According to Nevada casino authorities, they tracked down an Arizona man who fled Las Vegas last month without realizing he’d won a $229,368 slot machine jackpot.
Robert Taylor’s machine malfunctioned due to a “communication problem,” and neither he nor the Treasure Island Hotel & Casino recognized he’d won a progressive jackpot the evening of Jan. 8, according to a statement released by the Nevada Gaming Control Board on Friday.
Public trust in the gaming sector is proven
After a review, the prize was validated, but Taylor had gone to Arizona by that time, and the casino was unable to identify him, according to the board’s statement. The board then enlisted the help of their Enforcement Division to conduct a thorough investigation into Taylor’s identification, CBS News reported.
They examined hours of surveillance camera footage and interviewed witnesses who were present at the time. After two weeks of evaluating security video, conducting witness interviews, studying electronic purchase records, and evaluating ride-sharing data, the board claimed it was able to identify Taylor.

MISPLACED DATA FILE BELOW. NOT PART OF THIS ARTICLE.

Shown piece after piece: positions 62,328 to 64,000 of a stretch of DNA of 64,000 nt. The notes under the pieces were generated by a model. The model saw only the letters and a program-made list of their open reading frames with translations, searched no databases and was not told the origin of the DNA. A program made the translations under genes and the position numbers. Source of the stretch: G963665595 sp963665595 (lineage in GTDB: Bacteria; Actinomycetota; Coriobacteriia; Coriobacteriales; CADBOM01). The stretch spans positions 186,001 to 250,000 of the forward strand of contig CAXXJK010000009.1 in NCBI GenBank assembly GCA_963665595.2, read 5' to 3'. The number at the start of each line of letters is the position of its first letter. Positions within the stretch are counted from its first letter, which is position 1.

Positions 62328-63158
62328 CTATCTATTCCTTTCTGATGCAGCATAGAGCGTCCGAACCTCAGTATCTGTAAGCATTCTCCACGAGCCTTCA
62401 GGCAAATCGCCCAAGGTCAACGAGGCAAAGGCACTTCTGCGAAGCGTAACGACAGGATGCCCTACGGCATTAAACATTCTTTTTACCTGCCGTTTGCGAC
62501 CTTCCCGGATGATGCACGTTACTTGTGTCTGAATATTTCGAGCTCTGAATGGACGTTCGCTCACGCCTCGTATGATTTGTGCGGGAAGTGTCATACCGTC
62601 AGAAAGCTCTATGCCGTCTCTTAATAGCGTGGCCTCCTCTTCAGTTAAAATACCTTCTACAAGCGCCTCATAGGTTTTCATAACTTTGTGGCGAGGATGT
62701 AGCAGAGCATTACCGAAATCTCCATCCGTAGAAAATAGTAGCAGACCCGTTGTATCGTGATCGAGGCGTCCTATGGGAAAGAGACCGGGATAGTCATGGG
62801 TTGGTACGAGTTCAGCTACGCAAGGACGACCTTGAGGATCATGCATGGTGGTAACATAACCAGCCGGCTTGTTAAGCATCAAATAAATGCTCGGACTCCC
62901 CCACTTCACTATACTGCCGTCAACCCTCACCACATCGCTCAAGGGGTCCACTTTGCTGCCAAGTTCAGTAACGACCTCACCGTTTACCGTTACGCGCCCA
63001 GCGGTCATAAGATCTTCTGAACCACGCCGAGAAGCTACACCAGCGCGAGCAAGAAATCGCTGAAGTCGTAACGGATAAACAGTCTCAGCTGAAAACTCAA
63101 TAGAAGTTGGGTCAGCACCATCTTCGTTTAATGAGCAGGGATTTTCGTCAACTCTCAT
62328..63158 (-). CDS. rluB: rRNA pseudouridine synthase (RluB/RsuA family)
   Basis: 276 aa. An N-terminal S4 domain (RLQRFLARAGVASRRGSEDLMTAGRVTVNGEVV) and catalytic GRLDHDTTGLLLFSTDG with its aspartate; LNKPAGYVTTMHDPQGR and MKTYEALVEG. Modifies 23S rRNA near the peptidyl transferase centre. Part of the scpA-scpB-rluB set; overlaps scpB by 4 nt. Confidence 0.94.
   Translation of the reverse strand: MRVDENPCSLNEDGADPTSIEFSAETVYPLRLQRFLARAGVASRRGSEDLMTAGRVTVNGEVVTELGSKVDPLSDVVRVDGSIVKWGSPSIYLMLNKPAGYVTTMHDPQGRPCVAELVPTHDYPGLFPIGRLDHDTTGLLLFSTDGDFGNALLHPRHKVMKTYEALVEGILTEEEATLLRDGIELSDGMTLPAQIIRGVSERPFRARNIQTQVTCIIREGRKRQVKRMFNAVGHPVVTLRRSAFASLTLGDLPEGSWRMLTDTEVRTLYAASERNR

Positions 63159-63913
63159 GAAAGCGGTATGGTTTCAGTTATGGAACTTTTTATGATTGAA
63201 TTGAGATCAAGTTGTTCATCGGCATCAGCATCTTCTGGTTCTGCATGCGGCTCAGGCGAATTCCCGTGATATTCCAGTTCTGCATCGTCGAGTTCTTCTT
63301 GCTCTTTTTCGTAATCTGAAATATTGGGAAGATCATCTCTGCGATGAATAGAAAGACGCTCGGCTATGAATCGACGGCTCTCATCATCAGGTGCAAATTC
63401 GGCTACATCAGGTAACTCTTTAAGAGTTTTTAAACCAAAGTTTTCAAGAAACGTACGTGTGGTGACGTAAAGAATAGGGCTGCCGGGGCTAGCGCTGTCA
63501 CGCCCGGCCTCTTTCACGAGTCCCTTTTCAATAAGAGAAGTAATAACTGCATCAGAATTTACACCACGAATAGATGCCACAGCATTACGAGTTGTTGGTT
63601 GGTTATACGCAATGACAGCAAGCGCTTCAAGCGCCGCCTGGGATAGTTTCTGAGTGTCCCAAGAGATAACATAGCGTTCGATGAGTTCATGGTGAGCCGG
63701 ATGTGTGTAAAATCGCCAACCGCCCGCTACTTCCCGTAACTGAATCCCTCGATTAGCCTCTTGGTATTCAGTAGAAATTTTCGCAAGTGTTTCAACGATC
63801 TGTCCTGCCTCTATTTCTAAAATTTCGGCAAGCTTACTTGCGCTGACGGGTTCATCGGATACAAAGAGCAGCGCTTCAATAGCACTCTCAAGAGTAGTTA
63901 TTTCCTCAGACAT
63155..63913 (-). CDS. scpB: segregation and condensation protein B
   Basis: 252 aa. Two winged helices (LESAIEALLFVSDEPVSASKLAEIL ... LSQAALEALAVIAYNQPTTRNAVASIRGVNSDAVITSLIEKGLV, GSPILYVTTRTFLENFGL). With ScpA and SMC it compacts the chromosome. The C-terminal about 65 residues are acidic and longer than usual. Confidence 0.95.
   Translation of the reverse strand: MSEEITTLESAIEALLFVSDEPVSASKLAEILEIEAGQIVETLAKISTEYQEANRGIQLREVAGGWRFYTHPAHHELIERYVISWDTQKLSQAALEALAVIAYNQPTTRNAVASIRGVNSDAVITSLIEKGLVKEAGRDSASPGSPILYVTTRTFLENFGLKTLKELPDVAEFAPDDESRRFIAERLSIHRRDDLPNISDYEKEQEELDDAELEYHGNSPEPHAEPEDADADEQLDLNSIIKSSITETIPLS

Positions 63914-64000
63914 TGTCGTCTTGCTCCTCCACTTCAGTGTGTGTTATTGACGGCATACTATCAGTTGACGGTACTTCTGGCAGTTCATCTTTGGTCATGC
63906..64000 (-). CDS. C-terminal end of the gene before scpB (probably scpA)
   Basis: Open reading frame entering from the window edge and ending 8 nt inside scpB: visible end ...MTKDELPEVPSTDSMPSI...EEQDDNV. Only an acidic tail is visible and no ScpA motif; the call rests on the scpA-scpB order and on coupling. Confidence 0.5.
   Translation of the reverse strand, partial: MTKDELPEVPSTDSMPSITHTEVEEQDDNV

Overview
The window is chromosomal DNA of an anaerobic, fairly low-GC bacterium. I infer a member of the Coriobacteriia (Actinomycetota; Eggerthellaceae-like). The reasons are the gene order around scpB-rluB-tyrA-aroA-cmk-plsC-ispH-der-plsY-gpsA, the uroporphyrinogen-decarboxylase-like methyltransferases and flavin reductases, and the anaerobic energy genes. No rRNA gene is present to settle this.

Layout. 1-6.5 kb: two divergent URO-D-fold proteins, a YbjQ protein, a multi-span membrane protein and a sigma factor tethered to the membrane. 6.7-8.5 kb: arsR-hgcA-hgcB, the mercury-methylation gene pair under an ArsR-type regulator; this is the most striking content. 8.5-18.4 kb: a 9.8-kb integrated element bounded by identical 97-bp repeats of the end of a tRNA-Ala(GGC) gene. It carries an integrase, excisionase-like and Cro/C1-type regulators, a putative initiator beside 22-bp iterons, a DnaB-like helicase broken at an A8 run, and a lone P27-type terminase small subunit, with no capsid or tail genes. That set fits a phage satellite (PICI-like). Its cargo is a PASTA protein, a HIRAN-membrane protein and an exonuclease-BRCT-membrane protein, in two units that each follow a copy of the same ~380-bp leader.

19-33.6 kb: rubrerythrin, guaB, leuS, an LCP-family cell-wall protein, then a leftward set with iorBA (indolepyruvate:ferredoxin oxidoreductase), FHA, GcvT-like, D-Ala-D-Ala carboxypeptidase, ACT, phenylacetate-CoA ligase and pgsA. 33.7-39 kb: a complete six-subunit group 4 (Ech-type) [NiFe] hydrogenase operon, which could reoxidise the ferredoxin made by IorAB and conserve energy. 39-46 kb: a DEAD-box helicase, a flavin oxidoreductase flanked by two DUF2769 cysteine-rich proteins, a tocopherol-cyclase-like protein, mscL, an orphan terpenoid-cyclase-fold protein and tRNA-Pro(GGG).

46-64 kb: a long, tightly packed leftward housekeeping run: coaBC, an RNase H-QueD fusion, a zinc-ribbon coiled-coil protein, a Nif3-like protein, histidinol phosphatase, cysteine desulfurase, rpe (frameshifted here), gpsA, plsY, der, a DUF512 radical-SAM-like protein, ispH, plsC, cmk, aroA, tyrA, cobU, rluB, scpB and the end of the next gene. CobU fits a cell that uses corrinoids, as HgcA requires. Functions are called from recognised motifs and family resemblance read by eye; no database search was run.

The board then enlisted the help of their Enforcement Division to conduct a thorough investigation into Taylor’s identification. They examined hours of surveillance camera footage and interviewed witnesses who were there at the moment.
Casino winner was identified through the help of rideshare service
Agents on the case were praised by James Taylor, chief of the Board’s Enforcement Division, for “ensuring that the public trust in the gaming sector stays strong by spending countless hours over two weeks to guarantee that a customer gets granted prizes promised to him.”
Per Yahoo, officials also got information from a rideshare service, which led them to Taylor. The attempts to discover the winner following the malfunction, according to Taylor, are critical to the gaming industry’s “public trust” in Las Vegas. Taylor was formally notified of his six-figure prize on Jan. 28 and intended to collect his money last weekend at Treasure Island, according to the board.